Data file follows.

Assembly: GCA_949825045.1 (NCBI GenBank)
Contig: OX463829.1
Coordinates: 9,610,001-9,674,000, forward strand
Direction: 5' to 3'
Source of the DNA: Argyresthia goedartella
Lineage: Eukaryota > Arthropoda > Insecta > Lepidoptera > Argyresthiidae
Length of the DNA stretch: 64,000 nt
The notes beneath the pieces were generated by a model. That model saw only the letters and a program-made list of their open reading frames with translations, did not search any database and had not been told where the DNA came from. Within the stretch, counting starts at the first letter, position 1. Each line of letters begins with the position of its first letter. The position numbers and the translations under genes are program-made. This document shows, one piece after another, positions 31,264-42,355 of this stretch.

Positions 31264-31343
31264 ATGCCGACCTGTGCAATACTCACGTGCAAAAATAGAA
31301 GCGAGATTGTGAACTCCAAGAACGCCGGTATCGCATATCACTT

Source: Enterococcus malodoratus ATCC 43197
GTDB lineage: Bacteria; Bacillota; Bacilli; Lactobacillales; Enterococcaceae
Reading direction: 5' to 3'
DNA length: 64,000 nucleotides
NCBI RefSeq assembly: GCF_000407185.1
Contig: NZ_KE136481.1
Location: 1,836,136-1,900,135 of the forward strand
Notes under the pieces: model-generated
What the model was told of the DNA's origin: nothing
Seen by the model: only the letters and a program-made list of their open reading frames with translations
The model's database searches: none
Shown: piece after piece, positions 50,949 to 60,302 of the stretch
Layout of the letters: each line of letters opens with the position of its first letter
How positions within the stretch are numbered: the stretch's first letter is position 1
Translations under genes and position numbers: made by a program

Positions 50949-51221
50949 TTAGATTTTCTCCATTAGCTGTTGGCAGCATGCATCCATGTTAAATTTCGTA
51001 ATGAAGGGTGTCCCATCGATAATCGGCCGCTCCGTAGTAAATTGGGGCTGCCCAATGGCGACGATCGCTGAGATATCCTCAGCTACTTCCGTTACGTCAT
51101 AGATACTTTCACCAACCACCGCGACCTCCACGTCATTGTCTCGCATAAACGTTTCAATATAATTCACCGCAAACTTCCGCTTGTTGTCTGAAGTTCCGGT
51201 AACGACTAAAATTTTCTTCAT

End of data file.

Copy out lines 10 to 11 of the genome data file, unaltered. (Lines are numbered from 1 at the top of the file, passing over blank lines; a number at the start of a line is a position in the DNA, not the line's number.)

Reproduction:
31264 ATGCCGACCTGTGCAATACTCACGTGCAAAAATAGAA
31301 GCGAGATTGTGAACTCCAAGAACGCCGGTATCGCATATCACTT